Opossums and Their Sense Of Smell (Questions and Answers)

When you look at opossums, one thing that will probably strike you is their pink snout. You might even be tempted to boop it with your fingers. Of course, as tempting as it may be, you should avoid getting too close to them as they might get provoked. Remember, opossums are solitary creatures, and they like to be left alone. (And they have sharp teeth!)

More than just making them look adorable, their nose serves a purpose vital to the opossums’ survival. To know more about this, stick with us in this Floofmania article as we try to sniff out essential information about the opossum’s sense of smell.

Opossum sniffing the ground next to a metal fence.

Do Opossums Have A Good Sense Of Smell?

Yes, opossums have an excellent sense of smell. 

Their superb sense of smell can be attributed to the structure of their olfactory system, the part of the nose and brain that detects odors. And you know what? Opossums have around 1500 olfactory receptors. This is over three times as many more than the number of olfactory receptors humans have, which is only around 400.

You’re reading it right! Opossums can smell better than us. And yes, you can say that the opossum’s strong sense of smell compensates for its relatively weak eyesight and hearing.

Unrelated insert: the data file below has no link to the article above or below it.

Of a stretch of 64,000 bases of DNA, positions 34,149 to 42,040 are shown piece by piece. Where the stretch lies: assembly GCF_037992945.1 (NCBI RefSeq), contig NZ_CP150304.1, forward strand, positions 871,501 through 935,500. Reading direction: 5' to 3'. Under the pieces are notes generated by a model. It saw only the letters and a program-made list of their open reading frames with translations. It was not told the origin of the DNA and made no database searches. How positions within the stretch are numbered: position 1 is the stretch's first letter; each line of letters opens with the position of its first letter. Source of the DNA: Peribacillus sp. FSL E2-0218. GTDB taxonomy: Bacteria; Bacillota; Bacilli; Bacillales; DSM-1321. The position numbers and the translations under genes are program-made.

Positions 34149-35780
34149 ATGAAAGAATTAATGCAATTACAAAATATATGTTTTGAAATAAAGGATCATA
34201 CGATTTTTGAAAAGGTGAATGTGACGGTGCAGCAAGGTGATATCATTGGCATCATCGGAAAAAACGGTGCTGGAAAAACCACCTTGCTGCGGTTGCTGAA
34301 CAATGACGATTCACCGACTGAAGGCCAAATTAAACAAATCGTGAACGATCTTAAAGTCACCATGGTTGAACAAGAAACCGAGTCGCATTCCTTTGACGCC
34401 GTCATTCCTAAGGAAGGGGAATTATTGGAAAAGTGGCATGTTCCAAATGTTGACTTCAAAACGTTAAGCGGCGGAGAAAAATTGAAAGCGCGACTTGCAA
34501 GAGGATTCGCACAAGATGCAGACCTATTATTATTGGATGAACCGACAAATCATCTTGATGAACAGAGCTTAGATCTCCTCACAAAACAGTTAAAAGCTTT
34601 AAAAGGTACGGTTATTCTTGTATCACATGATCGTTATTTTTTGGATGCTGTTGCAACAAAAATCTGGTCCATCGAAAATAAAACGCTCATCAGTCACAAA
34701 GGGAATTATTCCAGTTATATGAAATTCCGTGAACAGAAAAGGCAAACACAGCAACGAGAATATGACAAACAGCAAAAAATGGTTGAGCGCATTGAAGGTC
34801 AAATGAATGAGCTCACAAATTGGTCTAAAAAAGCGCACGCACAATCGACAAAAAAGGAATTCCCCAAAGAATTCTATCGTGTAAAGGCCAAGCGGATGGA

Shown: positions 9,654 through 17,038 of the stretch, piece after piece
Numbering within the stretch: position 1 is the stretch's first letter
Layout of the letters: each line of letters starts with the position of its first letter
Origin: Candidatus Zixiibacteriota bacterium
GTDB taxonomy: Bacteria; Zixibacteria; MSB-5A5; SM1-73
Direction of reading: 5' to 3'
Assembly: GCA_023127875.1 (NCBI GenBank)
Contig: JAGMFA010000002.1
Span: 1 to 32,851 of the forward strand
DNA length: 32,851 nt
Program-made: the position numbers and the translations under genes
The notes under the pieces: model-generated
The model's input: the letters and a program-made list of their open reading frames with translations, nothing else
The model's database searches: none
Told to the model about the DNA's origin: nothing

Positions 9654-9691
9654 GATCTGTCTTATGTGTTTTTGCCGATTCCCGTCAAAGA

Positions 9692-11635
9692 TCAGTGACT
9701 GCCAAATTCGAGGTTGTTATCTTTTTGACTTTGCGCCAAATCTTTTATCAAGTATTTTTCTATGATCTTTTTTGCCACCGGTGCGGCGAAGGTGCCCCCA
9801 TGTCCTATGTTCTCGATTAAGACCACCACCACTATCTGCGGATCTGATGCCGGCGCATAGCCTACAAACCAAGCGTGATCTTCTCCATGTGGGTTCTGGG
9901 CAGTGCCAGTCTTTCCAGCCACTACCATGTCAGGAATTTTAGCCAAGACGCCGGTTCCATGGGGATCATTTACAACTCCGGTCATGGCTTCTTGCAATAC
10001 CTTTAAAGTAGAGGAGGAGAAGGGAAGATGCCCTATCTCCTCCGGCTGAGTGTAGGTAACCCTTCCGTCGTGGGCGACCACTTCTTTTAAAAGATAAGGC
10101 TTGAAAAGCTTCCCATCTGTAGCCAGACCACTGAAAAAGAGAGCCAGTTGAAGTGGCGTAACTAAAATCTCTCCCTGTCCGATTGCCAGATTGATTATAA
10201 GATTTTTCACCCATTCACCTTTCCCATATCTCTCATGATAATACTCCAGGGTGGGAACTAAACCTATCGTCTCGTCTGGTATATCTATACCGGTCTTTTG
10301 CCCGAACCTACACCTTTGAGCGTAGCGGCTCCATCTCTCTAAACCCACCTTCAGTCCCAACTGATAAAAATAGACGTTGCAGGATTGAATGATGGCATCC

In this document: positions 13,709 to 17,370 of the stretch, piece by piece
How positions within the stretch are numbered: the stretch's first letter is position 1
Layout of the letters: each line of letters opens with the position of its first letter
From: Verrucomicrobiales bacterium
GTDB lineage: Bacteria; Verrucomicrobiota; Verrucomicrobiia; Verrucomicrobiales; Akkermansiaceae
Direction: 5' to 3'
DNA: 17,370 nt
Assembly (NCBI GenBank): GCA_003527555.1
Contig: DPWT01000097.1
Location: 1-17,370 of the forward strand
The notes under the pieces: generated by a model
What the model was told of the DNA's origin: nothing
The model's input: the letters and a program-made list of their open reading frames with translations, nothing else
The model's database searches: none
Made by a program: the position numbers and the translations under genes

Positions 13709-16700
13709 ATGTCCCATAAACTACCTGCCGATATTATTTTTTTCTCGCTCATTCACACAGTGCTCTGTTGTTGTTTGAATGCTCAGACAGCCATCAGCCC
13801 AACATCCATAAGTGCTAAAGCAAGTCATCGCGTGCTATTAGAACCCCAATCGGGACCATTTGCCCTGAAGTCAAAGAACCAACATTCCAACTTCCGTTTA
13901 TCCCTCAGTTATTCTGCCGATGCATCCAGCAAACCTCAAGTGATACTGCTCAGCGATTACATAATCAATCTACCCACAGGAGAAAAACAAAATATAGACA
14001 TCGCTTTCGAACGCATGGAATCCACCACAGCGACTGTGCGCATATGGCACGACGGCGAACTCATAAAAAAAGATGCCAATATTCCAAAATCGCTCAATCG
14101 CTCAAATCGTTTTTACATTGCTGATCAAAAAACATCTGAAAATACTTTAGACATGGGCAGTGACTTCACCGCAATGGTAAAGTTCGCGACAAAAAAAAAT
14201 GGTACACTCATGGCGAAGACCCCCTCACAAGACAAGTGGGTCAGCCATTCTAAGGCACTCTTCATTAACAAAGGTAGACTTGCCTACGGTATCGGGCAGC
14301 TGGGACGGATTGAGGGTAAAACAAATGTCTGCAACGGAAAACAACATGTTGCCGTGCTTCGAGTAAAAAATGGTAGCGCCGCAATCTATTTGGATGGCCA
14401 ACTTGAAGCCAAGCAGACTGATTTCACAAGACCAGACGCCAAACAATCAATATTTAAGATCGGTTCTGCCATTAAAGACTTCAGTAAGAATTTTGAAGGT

The keenness of their smell is already present among newborn opossums. When opossums are born, they are faced with the challenge of locating their mother’s pouch unassisted. They need to immediately crawl into the pouch some distance away because this is where they can continue to develop. With their eyes and ears still underdeveloped, newborn opossums likely use their sense of smell to find their mother’s pouch. 

Can Opossums Smell Food or Other Opossums From Far Away?

At present, no data indicate the exact distance that an opossum’s sense of smell can cover. However, because of their well-developed olfactory receptors, there’s no doubt that opossums can easily detect the presence of food and other opossums within their area

It also depends on what you identify as food. Opossums are opportunistic animals, so basically anything could be food for them, including garbage and dead animals. Both pleasant and foul-smelling foods are easily detectable for opossums, but especially the strong-smelling ones.